Windows Security Identifier (SID) History Injection Exposure
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Windows Security Identifier (SID) History Injection Exposure

Written by: Vikram Navali, Senior Technical Product Manager – Attackers often look for the easiest way to escalate privileges and bypass security controls. The Windows Security Identifier (SID) injection technique allows attackers to take advantage of the SID History attribute, escalate privileges, and move laterally within the organization’s Active Directory (AD) environment.

What is the Windows Security Identifier (SID), and what is its role?

The SID is a unique value used to identify a user, computer account, or group. Each account has a unique SID the domain controller (DC) issues when it creates the account, stored in a database. The SID contains a domain (an account authority portion) and Relative Identifier (RID), a smaller integer representing an identity relative to the account authority. RIDs are unique for each security principal SID created in a domain and allocated from a RID pool controlled by the master function called RID Master FSMO. The RID Master FSMO role owner is the single DC responsible for processing RID pool requests from all DCs within a given domain. It is also responsible for moving an object from one domain to another during an inter-domain object move.

The following are Windows security elements that use SIDs to identify users, computers, Managed Service Accounts, groups, and access controls.

  • Security Descriptors – To identify the owner of an object and primary group. It can also contain a DACL that controls access to the object and a SACL that controls the logging of attempts to access the object.
  • Access Control Entries – To identify the trustee for whom access is allowed, denied, or audited.
  • Access Tokens – To identify the user and the groups to which the user belongs.

A standard user account can hold additional SIDs in the SID History attribute, used during the account migration between domains. For example, suppose a standard user in domain A migrates to domain B. In that case, the user cannot access resources that were accessible previously because migrated users from domain B can’t access resources located at domain A. Here, SID History plays a vital role in ensuring users retain access when moved (migrated) from one domain.

What is the problem with SID History Injection Exposure?

The problem with SID History is that it allows the injection of any SID values. Knowing this, an attacker can exploit the SID History attribute by injecting higher privileged SID values such as Domain Administrator (or equivalent) rights and hiding in a low privileged account. This injection results in elevated access to the local resources or unrestricted access to remote systems via lateral movement techniques such as Remote ServicesSMB/Windows Admin Shares, or Windows Remote Management.

How do attackers exploit SID History Injection Exposure?

An attacker can compromise a standard user account with higher privileged rights and add the Administrator’s SID to the SID History attribute of that compromised user. For example, the PowerShell cmdlet “Get-ADUser <user> -Properties SIDHistory” is used to verify the SID History attribute of the user “pocuser”, the value of the SID History attribute is currently empty, as shown in the figure below.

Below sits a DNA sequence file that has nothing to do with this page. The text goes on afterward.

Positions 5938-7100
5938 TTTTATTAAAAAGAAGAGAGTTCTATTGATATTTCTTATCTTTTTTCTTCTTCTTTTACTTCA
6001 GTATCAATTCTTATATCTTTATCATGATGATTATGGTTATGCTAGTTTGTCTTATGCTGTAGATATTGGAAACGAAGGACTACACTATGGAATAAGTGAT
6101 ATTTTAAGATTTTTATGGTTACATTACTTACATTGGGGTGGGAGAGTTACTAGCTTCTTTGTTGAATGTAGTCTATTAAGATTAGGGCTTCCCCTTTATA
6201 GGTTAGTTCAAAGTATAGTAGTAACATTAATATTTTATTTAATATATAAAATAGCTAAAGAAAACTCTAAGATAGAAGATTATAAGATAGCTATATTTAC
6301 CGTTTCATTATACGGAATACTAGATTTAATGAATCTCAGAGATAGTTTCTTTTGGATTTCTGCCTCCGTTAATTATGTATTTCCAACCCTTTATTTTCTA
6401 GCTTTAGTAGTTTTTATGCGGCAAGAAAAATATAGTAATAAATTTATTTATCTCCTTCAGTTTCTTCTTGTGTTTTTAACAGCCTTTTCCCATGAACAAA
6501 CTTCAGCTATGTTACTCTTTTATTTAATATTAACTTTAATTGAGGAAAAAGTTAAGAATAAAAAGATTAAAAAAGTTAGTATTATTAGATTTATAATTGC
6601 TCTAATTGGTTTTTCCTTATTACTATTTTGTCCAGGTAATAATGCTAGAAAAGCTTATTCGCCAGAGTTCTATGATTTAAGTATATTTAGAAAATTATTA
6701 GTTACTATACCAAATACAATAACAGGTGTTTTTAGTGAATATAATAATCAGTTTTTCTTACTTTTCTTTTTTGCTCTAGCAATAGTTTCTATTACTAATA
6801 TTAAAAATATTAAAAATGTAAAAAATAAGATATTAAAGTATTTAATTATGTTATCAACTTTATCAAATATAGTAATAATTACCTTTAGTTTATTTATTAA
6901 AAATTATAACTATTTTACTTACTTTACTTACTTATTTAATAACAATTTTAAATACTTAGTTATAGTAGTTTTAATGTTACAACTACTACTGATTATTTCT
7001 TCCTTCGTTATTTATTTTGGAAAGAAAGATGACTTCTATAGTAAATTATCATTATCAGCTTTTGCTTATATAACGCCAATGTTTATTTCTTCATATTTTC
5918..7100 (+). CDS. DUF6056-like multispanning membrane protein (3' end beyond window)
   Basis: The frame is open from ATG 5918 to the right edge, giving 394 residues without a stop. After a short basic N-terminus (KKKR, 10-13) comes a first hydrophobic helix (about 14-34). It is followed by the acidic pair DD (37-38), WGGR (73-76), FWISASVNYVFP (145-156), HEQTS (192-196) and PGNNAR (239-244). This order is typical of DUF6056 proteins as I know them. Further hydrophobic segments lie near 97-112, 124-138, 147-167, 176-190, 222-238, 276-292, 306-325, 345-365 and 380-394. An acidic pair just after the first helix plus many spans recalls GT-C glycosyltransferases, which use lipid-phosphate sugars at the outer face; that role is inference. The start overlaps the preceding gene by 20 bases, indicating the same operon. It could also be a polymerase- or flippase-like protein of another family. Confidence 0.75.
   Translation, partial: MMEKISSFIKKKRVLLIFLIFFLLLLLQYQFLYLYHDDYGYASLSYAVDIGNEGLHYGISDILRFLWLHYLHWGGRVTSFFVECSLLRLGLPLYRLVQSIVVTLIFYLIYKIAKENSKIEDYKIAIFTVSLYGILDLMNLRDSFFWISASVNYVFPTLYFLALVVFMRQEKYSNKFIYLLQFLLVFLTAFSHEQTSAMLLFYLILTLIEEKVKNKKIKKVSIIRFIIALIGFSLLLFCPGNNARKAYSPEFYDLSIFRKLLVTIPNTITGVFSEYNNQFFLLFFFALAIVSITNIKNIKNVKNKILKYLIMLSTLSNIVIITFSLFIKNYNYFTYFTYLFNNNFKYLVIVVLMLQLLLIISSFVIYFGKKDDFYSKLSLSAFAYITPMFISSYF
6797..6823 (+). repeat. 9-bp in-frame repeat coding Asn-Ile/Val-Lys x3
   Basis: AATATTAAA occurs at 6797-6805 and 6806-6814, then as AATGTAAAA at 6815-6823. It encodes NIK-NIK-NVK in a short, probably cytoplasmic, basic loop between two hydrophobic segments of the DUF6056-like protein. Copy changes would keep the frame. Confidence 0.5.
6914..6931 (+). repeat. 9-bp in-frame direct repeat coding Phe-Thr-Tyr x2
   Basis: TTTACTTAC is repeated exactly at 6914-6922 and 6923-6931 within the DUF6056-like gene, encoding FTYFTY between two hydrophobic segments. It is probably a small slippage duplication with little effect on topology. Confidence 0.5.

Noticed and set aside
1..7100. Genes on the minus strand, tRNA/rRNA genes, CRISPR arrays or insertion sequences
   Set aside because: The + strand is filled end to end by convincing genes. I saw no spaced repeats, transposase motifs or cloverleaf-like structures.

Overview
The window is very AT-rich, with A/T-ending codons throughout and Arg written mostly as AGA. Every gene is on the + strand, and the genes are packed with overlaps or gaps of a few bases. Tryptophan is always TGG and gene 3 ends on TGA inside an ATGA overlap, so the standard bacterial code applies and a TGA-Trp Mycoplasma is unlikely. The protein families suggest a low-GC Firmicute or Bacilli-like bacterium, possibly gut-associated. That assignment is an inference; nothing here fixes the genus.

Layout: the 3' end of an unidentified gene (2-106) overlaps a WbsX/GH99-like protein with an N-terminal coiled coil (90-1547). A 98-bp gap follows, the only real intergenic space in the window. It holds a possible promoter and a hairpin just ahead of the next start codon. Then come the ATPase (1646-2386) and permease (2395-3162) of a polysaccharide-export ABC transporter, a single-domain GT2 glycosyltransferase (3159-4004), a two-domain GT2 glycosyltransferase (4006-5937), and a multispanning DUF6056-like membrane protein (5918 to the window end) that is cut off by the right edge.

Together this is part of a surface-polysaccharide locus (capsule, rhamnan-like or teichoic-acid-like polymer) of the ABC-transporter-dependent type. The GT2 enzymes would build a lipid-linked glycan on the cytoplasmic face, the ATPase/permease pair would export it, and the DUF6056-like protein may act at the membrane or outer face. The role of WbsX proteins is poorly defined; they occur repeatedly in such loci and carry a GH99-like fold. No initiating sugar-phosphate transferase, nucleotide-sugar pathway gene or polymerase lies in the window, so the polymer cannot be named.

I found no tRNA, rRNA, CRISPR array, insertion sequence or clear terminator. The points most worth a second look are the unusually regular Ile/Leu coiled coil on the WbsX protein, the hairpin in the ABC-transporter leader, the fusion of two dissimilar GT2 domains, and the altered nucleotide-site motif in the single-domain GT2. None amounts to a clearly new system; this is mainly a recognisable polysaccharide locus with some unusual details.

Attackers can use tools like DSInternals or Mimikatz modules which enable SID History injection as a method to achieve persistence. They can add the SID History attribute to any user account using the “privilege::debug” and “sid::add /sam:pocuser /new:administrator” Mimikatz commands.

Rerunning the PowerShell cmdlet confirms the SID History and Relative IDentifier (RID) value. The RID value set to 500 indicates a user account for the system administrator. By default, it is the only user account that can give attackers full control over the system. Here is the list of well-known SID structures documented by Microsoft.

Attackers can now abuse the “pocuser”, who already has administrator rights to log in to the system. They can leverage the same user account and rights granted through SID History and get unrestricted network access to the entire AD domain. Attackers can further expand to a DCSync attack or pull the KRBTGT account password data from a Domain Controller.

Detection and Defensive Strategy

The Attivo Networks ADAssessor continuously monitors AD exposures. The solution detects and reports on accounts set with well-known privileged SID values in the SID History attribute. The following defensive steps also help organizations to evaluate and prevent privilege escalations.

  • Examine objects in the user’s SID History attributes using the PowerShell “Get-ADUser” cmdlet, especially users with SID History values from the same domain.
  • Examine user accounts with any well-known privileged SID values.
  • Check users with the same SID History attribute right after migrating between domains.
  • Delete the SID History attribute of the suspicious user using the following command.
    • Get-ADUser USERNAME -properties sidhistory | foreach {Set-ADUser $_ -remove @{sidhistory=$_.sidhistory.value}}

Conclusion

SID History Injection is one of the stealthier techniques for an attacker to maintain Domain persistence. Organizations can monitor for and remediate the presence of privileged SID values in the SID History attributes. These oversights may lead to escalation of privileges bypassing existing access controls. For more information, please visit https://attivonetworks.com/product/adassessor/.

References

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